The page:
why should you optimise your emails for mobile?

Epitome Digital -

In a world where screen sizes on our handheld devices are constantly getting larger and adapting to the multitude of tasks we need them for, opportunities for improving your responsive email designs has increased.

If you regularly use your phone to view emails, you will probably have seen there is a large gap between well designed/coded emails to the terrible ones.

This guide will help clear up and questions as to what responsive design is and also how you could go about providing your email to clients and customers in a well thought out manner.

If you send email newsletters, you’ll have likely noticed that a growing number of your subscribers are viewing your emails on mobiles, tablets and other handheld devices. A 2019 Litmus survey showed us that mobile has become the most popular media to view emails with a 42% market share. Followed closely by web based mail clients at 40% and desktop applications with just under 18%. Apple’s iPhone alone accounts for 28%, plus another 9% if you include iPads.

With that in mind, what this means for designers and developers is that getting your business email newsletters to display perfectly on mobile devices is just as important as it is on “older” systems such as the Outlook application and Gmail for web. Infact, we would advise that when designing your email, you go at with with Mobile-First Design in mind.

Now you know what mobile optimisation is and why you should be working your email newsletter around it, let’s take a look at what devices you should be focusing on.

What devices should you focus your optimisation on?

As a small note, not all devices allow the techniques that we are going to list below. Like computers themselves, some are made for gaming, some are made for simple home office use, this applies to mobile devices, not all are created equally and as a result, the way your email display can very greatly from inbox to inbox.

With this in mind, below is a list of just a few mobile email clients and their support for media queries (a media query enables you to add rules that is specific to certain screen sizes allowing you to add styles that only affect mobiles and/or tablets).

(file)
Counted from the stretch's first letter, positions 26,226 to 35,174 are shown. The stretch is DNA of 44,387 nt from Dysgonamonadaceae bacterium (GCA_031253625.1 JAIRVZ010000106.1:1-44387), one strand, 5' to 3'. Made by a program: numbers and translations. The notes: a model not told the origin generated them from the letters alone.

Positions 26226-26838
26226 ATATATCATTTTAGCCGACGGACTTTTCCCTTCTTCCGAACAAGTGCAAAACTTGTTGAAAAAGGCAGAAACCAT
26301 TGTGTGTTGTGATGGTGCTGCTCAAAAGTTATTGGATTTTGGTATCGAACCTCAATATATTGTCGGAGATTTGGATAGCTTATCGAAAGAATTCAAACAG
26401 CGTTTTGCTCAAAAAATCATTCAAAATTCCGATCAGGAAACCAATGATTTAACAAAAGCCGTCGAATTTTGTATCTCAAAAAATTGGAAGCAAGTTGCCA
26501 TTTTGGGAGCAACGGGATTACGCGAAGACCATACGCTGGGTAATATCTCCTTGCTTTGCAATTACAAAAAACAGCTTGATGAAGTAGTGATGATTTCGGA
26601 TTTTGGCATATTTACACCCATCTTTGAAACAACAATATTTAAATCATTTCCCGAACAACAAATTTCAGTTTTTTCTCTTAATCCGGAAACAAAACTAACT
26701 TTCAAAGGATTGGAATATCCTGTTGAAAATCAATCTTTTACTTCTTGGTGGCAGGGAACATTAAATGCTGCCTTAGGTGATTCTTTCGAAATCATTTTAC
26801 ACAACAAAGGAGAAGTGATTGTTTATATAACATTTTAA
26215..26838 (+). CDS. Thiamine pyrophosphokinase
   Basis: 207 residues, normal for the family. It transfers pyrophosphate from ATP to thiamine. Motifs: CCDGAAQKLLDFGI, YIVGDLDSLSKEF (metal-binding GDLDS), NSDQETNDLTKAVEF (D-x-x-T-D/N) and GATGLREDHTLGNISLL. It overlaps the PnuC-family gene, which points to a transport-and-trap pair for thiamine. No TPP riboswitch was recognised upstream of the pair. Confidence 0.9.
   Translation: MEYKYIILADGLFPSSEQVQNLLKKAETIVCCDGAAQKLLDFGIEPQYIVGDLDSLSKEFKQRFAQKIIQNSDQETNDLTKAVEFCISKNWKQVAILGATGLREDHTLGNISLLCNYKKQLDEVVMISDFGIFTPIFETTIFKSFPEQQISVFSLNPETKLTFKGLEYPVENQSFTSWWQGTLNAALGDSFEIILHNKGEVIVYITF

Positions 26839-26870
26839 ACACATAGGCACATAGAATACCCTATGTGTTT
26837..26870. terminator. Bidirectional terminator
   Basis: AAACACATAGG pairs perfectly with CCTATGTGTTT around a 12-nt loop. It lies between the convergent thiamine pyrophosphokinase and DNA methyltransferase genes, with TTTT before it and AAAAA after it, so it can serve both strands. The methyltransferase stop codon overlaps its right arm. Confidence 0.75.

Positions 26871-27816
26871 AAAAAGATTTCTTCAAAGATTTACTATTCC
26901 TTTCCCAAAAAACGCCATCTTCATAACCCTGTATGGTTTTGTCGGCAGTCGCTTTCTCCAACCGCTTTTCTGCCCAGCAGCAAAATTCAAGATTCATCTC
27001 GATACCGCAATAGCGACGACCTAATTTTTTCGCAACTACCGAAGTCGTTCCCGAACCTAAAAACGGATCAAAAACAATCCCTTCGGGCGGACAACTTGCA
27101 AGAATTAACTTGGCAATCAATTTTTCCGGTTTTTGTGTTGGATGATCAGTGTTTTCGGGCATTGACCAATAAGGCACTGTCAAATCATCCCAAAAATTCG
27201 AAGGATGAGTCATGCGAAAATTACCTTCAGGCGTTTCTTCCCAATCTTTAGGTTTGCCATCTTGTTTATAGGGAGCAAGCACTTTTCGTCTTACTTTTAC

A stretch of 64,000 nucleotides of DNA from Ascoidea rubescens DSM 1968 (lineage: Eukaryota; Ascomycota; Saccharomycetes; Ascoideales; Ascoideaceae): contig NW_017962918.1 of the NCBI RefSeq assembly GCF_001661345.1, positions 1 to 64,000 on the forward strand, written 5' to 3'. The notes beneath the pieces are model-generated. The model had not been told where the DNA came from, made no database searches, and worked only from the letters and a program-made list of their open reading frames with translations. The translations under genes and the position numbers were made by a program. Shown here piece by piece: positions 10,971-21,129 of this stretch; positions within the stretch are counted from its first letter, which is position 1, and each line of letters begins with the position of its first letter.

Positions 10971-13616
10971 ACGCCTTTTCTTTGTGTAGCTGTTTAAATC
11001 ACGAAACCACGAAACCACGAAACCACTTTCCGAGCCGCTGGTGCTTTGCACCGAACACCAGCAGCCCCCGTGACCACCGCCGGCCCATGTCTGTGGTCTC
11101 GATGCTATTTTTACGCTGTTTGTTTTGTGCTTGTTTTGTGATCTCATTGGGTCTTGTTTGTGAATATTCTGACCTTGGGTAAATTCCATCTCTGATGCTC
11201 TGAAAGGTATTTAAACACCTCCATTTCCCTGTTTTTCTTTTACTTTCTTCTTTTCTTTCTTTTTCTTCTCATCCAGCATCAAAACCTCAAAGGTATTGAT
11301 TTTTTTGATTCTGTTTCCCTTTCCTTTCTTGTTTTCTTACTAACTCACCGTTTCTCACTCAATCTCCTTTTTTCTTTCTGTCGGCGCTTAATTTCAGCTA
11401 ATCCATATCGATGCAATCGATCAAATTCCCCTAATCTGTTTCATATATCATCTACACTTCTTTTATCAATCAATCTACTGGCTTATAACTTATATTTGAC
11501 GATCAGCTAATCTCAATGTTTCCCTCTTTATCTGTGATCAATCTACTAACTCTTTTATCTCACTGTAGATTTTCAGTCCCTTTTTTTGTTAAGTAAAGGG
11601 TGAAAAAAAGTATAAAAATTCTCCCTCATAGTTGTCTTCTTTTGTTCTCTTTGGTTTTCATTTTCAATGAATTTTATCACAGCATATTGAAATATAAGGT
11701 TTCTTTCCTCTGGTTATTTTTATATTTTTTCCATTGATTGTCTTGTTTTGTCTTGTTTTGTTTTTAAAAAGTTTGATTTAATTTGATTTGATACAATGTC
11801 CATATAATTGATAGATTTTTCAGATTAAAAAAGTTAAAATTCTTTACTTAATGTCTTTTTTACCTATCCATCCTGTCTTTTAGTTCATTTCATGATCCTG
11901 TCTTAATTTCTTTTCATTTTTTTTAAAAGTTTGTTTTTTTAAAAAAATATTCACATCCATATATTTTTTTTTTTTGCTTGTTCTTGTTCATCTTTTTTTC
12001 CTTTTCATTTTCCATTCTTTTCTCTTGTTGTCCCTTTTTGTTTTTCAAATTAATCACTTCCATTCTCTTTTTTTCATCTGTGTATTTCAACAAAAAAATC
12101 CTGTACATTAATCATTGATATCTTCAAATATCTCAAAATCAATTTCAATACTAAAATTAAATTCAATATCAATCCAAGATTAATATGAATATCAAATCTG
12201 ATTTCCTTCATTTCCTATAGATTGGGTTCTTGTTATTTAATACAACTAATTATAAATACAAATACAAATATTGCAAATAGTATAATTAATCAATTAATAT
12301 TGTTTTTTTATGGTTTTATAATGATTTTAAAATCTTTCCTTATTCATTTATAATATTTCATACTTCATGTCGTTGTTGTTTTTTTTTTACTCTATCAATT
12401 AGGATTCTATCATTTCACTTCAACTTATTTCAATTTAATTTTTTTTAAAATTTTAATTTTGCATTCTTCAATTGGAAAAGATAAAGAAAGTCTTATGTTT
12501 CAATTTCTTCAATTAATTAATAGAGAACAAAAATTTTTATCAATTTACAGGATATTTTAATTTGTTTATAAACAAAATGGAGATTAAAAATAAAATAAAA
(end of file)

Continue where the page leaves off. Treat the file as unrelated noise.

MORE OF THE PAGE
Mail ClientMedia Query Support
IOS (iPhone/iPad)Yes
Android 4.x native email clientYes
Android Outlook Exchange (via native email client)No
Android Outlook.com appNo
Android Gmail appNo
Android Yahoo! MailNo
Android Samsung Mail appYes
Gmail (Android Browser)No
Outlook.com (Android Browser)No
Yahoo! Mail (Android Browser)No
Windows 7 PhoneNo
Windows Phone 7.5Yes
Windows Phone 8No
BlackBerry OS 6Yes
BlackBerry OS 7Yes
BlackBerry Z10Yes
Kindle Fire native email clientYes
Windows MailYes
Gmail Android IMAPNo
The information in this table is partially sourced from Campaign Monitor and Litmus

Techniques when designing for mobile devices

Figure 1

Figure 2

Of these two images (above), The Figure 1 was designed and built to be mobile friendly using @media queries, whilst Figure 2 is simply a scaled down version of the desktop view.

As you can see, Figure 2 is quite difficult to read the content in comparison due to the scaling, whereas Figure 1 is nicely stacked allowing more space to increase font size to be better readable (usually between 14px and 18px for a paragraph). Spending just a small amount more time making your emails mobile optimised can make a big difference when creating a user friendly email newsletter.

Mobile-friendly layouts and design elements

With the above in mind, designing for mobile isn’t always as simple as just writing mobile-specific CSS. Below are some other considerations:

  • Single-column layouts that are no wider than 600 to 640 pixels work best on mobile devices. They’re easier to read, and if they fall apart, they’ll do so more gracefully. A little like coding for the modern web browsers, but allowing for graceful degradation for users that have older browsers such as IE.
  • It is best practise to keep links and buttons at a minimum clickable area of 44px width and 44px height. This allows for better user “ergonomics”.
  • If necessary you can hide specific elements on a mobile device, this could come in handy if you are using quite a tall thin image on desktop. This might make your newsletter unnecessarily long. Hiding this on mobile would allow for less scrolling and only important information to be visible to the user.
    In code, it could be like so within your mobile media query: .hidethis{ display: none !important; }

For more information on mobile design, Search Engine Watch have a great article on designing for “Mobile First”. A concept where rather than designing and building for desktop and simply making it responsive, you design for mobile and adapt for larger screens.